"That night is like a movie in my head," Gruttadauria recounted over coffee at a Tim Hortons on Grand Island. "It doesn't feel real."
She was sleeping when a trooper knocked on her door.
Don Papaj had been golfing at Audubon Golf Club in Amherst with friends and was walking back to his car when he got the call from his son-in-law. He raced to ECMC. The daughters and their husbands arrived soon afterward.
When they were allowed to see Papaj, she was hooked to a ventilator. There was a gash on the right side of her head and blood caked in her hair. Her neck was in a brace.
"It didn't even look like her," Gruttadauria said.
Papaj had suffered severe trauma to her brain, and the way the doctors and nurses were talking, it was clear they weren't sure she'd make it through the night.
She did. But she was in a coma.
'Don't let her be like this'
Don Papaj and his daughters spent every moment they could with Papaj in the ICU.
They stood by her side and held her hand. Gruttadauria told her about how Mikey was doing. Don Papaj would tickle her feet trying to get her to react. They all prayed.
It was excruciating for them to see Papaj like this. She took great care of herself, walking every day and eating a healthy diet.
Courtney Sullivan recalled marveling to her mother about everything she does for the people around her. "She'd say: 'I'm so fortunate. I need to give back.' She has such an appreciation for everything."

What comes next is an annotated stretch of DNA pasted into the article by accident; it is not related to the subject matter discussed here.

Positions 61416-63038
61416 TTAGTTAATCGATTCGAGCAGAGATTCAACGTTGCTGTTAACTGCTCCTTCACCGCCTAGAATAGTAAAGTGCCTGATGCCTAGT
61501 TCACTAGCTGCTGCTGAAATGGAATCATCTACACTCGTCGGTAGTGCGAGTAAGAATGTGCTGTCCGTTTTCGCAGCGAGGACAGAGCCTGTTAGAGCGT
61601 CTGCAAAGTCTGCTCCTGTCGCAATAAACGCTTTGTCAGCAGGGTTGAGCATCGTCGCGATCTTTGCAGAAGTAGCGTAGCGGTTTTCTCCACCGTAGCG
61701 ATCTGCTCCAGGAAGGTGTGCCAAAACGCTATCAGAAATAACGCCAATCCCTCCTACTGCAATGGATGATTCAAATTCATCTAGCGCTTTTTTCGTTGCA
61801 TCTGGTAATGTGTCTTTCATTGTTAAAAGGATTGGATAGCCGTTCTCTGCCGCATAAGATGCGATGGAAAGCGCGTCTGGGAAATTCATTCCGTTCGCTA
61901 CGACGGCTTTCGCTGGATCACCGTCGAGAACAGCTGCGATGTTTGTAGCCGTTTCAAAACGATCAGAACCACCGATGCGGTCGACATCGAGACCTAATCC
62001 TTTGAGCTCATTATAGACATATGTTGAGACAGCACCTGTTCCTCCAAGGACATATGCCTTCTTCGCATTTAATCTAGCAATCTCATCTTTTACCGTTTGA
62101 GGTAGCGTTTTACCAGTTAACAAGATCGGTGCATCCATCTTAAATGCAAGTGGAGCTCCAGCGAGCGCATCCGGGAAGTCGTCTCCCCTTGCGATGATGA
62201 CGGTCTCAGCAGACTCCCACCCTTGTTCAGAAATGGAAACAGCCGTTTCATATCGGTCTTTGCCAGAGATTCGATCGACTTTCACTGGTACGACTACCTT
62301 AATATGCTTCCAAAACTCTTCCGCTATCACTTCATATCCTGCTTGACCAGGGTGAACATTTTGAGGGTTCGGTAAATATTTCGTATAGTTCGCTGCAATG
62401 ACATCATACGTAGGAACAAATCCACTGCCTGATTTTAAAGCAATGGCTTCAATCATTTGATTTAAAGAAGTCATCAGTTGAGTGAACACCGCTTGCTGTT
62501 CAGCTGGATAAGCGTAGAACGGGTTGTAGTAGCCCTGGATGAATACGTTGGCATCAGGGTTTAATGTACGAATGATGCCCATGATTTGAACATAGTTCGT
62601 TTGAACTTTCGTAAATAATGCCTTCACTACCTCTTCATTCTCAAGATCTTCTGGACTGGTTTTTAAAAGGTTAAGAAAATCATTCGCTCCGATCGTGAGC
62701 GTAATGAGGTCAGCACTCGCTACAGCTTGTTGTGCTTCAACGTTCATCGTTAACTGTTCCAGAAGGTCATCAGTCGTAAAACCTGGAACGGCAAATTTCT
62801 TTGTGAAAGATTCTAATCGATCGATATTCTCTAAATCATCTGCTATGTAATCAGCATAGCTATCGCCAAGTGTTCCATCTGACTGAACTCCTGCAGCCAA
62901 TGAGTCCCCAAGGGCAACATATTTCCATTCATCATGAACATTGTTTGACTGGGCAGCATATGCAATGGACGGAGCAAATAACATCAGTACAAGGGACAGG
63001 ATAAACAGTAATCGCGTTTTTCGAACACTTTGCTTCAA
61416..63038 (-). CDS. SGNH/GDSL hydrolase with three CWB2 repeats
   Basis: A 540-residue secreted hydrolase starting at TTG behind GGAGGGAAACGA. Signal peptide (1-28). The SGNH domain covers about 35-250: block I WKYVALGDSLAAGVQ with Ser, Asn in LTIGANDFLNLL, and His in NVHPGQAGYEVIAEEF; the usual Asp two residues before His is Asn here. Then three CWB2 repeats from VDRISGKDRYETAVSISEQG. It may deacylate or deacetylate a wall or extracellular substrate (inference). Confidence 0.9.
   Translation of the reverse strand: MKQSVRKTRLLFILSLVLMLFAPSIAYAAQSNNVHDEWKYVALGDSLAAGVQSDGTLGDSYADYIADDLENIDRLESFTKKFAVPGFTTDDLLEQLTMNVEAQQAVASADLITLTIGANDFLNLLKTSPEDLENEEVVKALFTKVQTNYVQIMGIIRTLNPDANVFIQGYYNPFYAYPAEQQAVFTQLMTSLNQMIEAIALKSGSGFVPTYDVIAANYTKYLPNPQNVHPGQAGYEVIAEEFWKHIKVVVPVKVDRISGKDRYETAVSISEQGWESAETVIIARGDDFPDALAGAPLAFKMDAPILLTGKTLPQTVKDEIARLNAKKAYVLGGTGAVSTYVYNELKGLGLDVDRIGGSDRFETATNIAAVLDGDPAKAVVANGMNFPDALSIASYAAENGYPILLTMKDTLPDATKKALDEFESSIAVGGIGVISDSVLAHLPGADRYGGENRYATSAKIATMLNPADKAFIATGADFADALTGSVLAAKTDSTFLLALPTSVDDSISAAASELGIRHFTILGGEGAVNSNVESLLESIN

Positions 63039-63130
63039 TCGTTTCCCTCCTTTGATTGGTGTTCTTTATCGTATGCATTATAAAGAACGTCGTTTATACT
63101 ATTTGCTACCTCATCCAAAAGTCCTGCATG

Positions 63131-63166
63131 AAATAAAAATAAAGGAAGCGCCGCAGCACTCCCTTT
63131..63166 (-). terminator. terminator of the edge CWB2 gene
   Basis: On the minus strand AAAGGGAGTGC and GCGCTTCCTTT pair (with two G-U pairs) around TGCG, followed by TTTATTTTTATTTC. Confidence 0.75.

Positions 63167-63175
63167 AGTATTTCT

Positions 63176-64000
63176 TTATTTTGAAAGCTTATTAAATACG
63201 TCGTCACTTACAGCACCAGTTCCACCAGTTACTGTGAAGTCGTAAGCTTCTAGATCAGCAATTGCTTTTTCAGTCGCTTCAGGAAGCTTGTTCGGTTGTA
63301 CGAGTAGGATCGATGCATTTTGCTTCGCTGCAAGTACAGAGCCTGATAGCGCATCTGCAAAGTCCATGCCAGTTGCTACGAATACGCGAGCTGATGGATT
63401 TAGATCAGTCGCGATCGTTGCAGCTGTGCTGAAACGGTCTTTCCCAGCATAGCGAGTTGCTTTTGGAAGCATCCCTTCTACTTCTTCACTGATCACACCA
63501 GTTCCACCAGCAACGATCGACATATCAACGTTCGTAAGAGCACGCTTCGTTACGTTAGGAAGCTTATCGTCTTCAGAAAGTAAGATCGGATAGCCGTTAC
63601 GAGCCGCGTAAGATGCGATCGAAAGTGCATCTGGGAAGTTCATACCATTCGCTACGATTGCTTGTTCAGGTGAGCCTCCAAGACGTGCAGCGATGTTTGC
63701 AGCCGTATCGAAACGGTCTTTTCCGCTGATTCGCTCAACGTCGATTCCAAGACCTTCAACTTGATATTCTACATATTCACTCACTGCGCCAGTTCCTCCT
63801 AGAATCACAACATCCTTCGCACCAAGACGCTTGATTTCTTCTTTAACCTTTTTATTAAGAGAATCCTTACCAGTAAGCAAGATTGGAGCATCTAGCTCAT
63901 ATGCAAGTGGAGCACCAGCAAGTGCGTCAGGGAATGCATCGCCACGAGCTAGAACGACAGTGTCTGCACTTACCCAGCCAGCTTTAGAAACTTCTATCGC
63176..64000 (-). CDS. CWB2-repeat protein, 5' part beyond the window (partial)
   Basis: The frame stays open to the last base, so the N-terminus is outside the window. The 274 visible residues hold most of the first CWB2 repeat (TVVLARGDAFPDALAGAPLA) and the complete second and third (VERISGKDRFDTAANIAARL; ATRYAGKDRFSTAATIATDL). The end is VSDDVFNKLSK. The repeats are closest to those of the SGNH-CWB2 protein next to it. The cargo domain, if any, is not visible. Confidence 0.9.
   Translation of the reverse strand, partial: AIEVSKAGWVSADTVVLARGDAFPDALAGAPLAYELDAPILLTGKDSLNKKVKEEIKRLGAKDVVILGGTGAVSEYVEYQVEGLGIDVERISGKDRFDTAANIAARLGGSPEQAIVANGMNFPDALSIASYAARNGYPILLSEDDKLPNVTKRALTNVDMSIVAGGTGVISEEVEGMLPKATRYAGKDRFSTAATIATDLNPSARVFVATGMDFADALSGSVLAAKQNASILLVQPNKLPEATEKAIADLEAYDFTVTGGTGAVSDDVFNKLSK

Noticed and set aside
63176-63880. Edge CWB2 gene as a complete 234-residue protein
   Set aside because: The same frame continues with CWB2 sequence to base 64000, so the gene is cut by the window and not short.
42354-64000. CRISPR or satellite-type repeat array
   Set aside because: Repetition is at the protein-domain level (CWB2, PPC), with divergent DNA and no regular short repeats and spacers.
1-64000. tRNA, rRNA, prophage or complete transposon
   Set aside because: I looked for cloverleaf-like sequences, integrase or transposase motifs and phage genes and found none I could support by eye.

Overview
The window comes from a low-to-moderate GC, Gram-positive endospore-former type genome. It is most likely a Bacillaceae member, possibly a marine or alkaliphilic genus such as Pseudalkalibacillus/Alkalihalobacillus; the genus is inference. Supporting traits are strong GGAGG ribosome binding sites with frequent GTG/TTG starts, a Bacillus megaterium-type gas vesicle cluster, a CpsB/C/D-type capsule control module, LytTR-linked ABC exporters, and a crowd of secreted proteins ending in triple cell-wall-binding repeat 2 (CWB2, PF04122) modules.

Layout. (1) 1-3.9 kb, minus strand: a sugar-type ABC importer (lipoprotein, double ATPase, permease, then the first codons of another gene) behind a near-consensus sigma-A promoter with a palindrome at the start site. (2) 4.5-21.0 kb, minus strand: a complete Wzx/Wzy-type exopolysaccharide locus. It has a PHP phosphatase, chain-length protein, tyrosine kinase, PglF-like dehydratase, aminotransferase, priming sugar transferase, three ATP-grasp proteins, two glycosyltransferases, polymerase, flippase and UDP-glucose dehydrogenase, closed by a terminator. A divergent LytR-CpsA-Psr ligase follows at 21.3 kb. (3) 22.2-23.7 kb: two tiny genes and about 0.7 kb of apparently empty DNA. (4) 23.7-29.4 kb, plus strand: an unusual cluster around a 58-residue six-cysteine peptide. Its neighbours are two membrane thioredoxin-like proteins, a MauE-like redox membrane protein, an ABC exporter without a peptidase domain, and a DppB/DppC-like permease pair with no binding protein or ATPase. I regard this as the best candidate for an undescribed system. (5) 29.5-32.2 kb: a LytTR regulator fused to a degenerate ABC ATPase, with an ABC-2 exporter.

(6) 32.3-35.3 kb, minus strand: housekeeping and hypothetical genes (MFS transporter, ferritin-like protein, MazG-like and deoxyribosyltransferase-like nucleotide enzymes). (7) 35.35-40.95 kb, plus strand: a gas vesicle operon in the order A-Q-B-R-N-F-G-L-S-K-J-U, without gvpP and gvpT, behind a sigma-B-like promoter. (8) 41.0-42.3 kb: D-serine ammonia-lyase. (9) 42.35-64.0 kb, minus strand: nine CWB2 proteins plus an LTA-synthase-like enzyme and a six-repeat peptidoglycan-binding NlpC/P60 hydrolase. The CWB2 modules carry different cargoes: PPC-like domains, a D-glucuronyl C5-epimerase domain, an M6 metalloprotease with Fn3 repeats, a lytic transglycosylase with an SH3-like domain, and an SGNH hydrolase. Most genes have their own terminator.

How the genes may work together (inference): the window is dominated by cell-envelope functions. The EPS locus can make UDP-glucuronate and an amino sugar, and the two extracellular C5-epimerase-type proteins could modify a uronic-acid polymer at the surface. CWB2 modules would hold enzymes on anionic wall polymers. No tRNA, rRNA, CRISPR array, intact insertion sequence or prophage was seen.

Papaj had a gift for painting that she enjoyed sharing. As a teacher aide at Huth Road Elementary School on Grand Island, Papaj had worked with special education students. "She would paint them with a superhero body," her husband said.
As Papaj's family kept vigil at her bedside, dozens of friends came to visit. Hundreds of others sent get-well cards. Even more reached out through a Facebook page a friend started. Students at Huth Road made hearts which Brittany and Courtney decorated the ICU wall with. And parents and staff at the school took turns bringing them meals – casseroles, pasta dishes.
"That is helpful, the outpouring," Don Papaj said. "We have boxes and boxes of cards and drawings."
Once in a while Papaj would open her left eye. On occasion she'd whisper a word though nothing that made sense. Her uncertain state brought back painful memories for her family. Papaj's younger brother was in a coma for over a decade before he died in 2007.
Gruttadauria remembered visiting her uncle at the nursing home.
"He was a vegetable," she recalled. "He couldn't move. If he wiggled his toe it was a big deal. All he could do is look at you."